Longtime Friends Share Stories Of The King
Everybody has one. If you had the pleasure and privilege of knowing Arnold Palmer, even if you only met him a couple of times, you have a story. Some have enough anecdotes to fill door-stopper-sized books. Others have that one nugget that they have shared so many times their families roll their eyes when Arnie’s name comes up.
As the Arnold Palmer Invitational at Bay Hill kicks off for the third time without him, our team at Global Golf Post+ approached a cross-section of Palmer’s friends with one request: Please tell us one of your favorite Arnold Palmer stories.
Here is what we heard:
Paul Azinger, NBC lead golf analyst who will be in the 18th tower at Bay Hill this week:
“I met Arnold at Bay Hill when I was a 19-year-old college student. He kept up with the decent players from the area, although I wasn’t that good back then. But he treated me like an old friend from the first time I met him.
“I was also lucky enough to play with him several times. In 1987, my first Masters, I scheduled a practice round with him. It was an incredible experience having him out there talking about the golf course and when to play certain shots. We got to the 13th and I hit my tee shot in the left center of the fairway. It was a good lie but also a good distance from the center of the green. I asked Arnold whether or not he would always go for the green from where we were standing. He looked at the shot while I looked at him. Then he turned and head, smiled and never said a word. I had my answer.”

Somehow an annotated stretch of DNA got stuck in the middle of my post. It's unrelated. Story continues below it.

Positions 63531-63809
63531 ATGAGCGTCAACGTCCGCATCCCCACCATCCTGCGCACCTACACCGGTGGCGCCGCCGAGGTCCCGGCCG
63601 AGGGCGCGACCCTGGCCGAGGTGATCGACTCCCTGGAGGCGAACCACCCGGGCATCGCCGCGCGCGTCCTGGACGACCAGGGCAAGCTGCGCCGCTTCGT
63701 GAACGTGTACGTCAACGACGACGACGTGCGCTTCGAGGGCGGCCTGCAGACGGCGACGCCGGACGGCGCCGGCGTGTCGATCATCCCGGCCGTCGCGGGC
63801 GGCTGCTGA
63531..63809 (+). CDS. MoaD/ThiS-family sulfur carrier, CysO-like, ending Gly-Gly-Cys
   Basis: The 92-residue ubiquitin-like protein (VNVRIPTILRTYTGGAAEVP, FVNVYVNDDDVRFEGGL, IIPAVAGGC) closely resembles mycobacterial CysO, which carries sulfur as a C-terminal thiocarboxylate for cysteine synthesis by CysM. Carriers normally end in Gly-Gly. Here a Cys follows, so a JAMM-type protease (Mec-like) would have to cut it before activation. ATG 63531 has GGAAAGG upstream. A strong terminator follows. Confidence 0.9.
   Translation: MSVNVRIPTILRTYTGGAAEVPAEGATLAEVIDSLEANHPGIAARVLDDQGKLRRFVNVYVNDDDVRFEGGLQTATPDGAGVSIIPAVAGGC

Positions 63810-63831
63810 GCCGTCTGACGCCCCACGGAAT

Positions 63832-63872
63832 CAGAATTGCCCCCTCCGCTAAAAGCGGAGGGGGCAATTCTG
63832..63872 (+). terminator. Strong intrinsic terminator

Peter Jacobsen, NBC golf analyst and longtime Palmer friend:
“My favorite time at Bay Hill was when Arnold played his last Arnold Palmer Invitational and the tour let him pick who he played with. He picked Jay Haas and me.
“For Arnold to pick Jay Haas and me to play his final (event) was a huge, huge honor. Ironically enough when Arnold missed the cut, well, I made the cut but played so poorly that on Sunday that I paired off in a single, first off.
“So, I went to Arnold and said I don’t want to play alone. Do you have someone I could play with, a committee chairman or somebody? He said how about my 13-year-old grandson Sam (Saunders)?